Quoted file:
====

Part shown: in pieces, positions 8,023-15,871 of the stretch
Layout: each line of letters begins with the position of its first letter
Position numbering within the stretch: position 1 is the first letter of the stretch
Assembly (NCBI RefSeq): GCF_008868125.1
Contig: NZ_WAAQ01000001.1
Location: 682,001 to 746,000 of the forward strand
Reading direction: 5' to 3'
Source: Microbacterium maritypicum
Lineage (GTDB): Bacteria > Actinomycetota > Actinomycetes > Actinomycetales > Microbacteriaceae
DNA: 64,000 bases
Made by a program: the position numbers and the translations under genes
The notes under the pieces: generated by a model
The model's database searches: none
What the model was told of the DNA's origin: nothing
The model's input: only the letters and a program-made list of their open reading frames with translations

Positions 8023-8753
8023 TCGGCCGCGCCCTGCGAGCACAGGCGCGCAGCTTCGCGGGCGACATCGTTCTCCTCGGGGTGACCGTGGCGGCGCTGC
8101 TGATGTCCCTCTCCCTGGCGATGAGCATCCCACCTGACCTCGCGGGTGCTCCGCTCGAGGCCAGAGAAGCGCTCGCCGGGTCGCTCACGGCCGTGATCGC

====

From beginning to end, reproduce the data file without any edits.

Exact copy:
Part shown: in pieces, positions 8,023-15,871 of the stretch
Layout: each line of letters begins with the position of its first letter
Position numbering within the stretch: position 1 is the first letter of the stretch
Assembly (NCBI RefSeq): GCF_008868125.1
Contig: NZ_WAAQ01000001.1
Location: 682,001 to 746,000 of the forward strand
Reading direction: 5' to 3'
Source: Microbacterium maritypicum
Lineage (GTDB): Bacteria > Actinomycetota > Actinomycetes > Actinomycetales > Microbacteriaceae
DNA: 64,000 bases
Made by a program: the position numbers and the translations under genes
The notes under the pieces: generated by a model
The model's database searches: none
What the model was told of the DNA's origin: nothing
The model's input: only the letters and a program-made list of their open reading frames with translations

Positions 8023-8753
8023 TCGGCCGCGCCCTGCGAGCACAGGCGCGCAGCTTCGCGGGCGACATCGTTCTCCTCGGGGTGACCGTGGCGGCGCTGC
8101 TGATGTCCCTCTCCCTGGCGATGAGCATCCCACCTGACCTCGCGGGTGCTCCGCTCGAGGCCAGAGAAGCGCTCGCCGGGTCGCTCACGGCCGTGATCGC